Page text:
February 7, 2013
After a conference in Nadi last month attended by more than 400 delegates from all affiliates of the Fijian Trade Union Congress (FTUC), Fiji’s trade unionists have begun forming a new political party. Felix Antony, secretary of the FTUC and a one time a Labour Party MP who left the party last year citing a lack of internal democracy told Radio Australia;
“The people of Fiji and the workers of Fiji have little choice and what we need really is a political voice that represents a cross section of people and more so the workers of Fiji. It’s really a necessity that drives the trade unions at this time to consider a political movement and a political party.”
Fiji’s union movement is the largest democratic organisation in the country and a truly multi-ethnic institution in a country where the legacy of colonialism has been ethnicity-based politics. The Labour Party, also founded by the FTUC and maintaining close links until recently, has been a multi-ethnic party but Anthony, who is Indian, believes that it has become an Indian party, and is now represented mainly by people from just one union, the National Farmers Union and colleagues of leader Mahendra Chaudhry.
Antony said that the meeting indicated the diversity of the union movement in Fiji; “we had a very good mix of union activists and office bearers present. In fact, unlike other political parties, there is no need for the trade union movement to pretend to be multi-racial. We’ve always been”
It’s not yet been decided if the new party will stand in the September 2014 elections announced by the interim government, or if it would cooperate with the other parties who are coordinating their approach to standing in the election. The union movement has been one of the strongest critics of the regime in Fiji. Read the rest of this entry »
February 4, 2013
The bush fires ravaging Australia this summer could turn out to be the worst on record.
Public reaction on both sides of the Tasman has been full of humanitarian concern for the victims. Meanwhile, our leaders plough on with policies which will spread more disasters like these globally – including here in Aotearoa.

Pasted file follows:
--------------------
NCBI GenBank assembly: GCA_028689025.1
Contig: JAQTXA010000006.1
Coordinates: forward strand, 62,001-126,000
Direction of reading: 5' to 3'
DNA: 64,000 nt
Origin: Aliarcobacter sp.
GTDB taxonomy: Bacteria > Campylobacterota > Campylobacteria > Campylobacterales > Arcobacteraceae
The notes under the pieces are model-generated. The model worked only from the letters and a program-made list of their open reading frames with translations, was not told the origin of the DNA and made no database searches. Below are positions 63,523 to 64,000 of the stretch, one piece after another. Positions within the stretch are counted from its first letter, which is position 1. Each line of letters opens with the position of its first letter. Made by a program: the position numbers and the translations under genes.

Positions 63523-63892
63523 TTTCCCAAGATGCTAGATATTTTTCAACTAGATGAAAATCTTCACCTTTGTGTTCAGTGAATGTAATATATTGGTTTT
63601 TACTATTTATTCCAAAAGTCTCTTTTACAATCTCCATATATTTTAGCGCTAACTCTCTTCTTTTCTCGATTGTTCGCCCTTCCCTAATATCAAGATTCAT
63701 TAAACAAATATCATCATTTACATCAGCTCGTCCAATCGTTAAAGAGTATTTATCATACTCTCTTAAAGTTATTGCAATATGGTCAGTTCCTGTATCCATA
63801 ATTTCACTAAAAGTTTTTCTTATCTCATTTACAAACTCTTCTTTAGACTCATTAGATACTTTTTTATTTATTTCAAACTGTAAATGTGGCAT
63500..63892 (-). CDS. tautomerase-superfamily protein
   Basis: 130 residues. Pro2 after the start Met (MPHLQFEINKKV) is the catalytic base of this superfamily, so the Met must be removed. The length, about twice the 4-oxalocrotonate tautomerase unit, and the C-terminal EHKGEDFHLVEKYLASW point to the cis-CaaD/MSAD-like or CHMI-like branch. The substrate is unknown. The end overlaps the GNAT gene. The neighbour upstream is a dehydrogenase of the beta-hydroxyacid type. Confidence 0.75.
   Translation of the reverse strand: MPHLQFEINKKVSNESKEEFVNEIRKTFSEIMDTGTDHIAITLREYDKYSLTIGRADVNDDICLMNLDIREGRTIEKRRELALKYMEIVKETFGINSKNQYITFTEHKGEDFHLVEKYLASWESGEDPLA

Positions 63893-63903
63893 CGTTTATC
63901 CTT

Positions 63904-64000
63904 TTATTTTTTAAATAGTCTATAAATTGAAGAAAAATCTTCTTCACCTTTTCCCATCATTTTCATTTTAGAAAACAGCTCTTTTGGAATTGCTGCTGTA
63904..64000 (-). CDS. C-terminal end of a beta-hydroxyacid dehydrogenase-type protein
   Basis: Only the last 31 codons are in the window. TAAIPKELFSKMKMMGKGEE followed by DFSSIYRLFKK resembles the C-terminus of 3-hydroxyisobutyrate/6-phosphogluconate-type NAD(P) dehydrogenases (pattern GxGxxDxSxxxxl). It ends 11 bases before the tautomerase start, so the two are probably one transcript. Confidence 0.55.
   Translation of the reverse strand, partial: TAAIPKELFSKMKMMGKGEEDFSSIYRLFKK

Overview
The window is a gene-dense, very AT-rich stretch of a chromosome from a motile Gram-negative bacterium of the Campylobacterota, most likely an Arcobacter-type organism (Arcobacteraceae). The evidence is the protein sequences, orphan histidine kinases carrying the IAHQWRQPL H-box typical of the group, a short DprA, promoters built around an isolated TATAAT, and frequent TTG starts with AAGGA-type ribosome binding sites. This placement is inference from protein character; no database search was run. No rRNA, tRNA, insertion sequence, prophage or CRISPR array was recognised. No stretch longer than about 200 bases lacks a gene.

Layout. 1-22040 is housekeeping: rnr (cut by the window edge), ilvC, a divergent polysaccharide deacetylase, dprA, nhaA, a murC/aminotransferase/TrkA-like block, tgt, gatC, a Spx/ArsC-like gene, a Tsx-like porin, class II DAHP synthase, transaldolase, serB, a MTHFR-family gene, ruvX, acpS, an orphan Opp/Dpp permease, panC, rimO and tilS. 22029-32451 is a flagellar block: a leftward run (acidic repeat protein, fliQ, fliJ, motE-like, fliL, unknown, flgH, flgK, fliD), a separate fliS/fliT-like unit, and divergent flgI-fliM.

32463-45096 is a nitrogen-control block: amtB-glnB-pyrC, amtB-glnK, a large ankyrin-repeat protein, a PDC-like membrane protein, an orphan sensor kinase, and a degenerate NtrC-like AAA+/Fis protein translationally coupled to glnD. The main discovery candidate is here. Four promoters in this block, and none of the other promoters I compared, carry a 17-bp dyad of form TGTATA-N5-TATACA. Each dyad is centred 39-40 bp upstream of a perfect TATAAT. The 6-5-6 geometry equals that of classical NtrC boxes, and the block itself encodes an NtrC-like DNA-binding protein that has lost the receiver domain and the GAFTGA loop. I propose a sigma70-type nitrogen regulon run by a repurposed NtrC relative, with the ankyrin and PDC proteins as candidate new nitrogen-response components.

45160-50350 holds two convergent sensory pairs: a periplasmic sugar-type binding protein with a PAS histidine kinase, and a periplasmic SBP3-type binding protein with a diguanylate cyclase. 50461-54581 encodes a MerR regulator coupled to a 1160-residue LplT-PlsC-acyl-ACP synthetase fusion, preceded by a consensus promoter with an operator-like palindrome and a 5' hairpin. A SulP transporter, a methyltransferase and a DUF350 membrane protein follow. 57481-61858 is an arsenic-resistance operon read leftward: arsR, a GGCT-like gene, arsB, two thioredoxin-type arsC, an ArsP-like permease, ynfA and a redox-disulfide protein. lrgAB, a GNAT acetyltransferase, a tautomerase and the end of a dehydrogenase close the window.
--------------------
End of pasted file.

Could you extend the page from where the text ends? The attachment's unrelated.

The fires have been sparked by record-breaking temperatures. “The current heatwave – in terms of its duration, its intensity and its extent – is unprecedented,” said David Jones from the Australian Bureau of Meteorology. Temperatures at Sydney’s Observatory Hill have hit 45.8 oC – shattering the 1939 record by half a degree. In the South Australian town of Oodnadatta, it has been so hot that petrol evaporated at the pump, making it impossible for people to refill their cars.
Prime Minister Julia Gillard said she felt “overwhelmed by the bravery and stoicism that people are showing in such difficult circumstances” and promised disaster relief payments for the victims, even acknowledging that “as a result of climate change, we are going to see more extreme weather events”. But she added only, “We live in a country that is hot and dry… so we live with this risk”.
There was no mention of climate policy. Under her government, Australia remains the highest per capita emitter of greenhouse gases in the world.
The story of the fires does not just concern Australia, however. The disasters also came less than two months after our own prime minister, John Key, announced that New Zealand would be pulling out of the Kyoto Protocol on climate change from the end of 2012. Read the rest of this entry »
February 1, 2013
At their most recent conference Labour leader David Shearer, under immense pressure from both inside and outside the Labour Party, announced a keynote policy which promises 100,000 new homes to be built over the ten years following a Labour Party electoral victory in 2014.
The response to date, with a few exceptions, has been divided according to two positions. The first is that Labour’s policy is a rebirth or reaffirmation of the principles of the first Labour government. The second position is that Labour is simply announcing an unaffordable election bribe, and that the policy is simply middle-class welfare and an example of big government. Both positions are analytically superficial.
In a New Zealand Herald DigiPoll survey released on January 10, over 70% of respondents approved of Labour’s promise to enter the housing market to build 100,000 low-cost homes over the next 10 years, with only 26 per cent disapproving.
This is portrayed as being a return to old-Labour values, a line in the sand ideologically with the National Party. However, below that hark back to the past, much of what Labour has presented is more aligned to a modern neoliberal perspective than a social democratic framework from the past. Read the rest of this entry »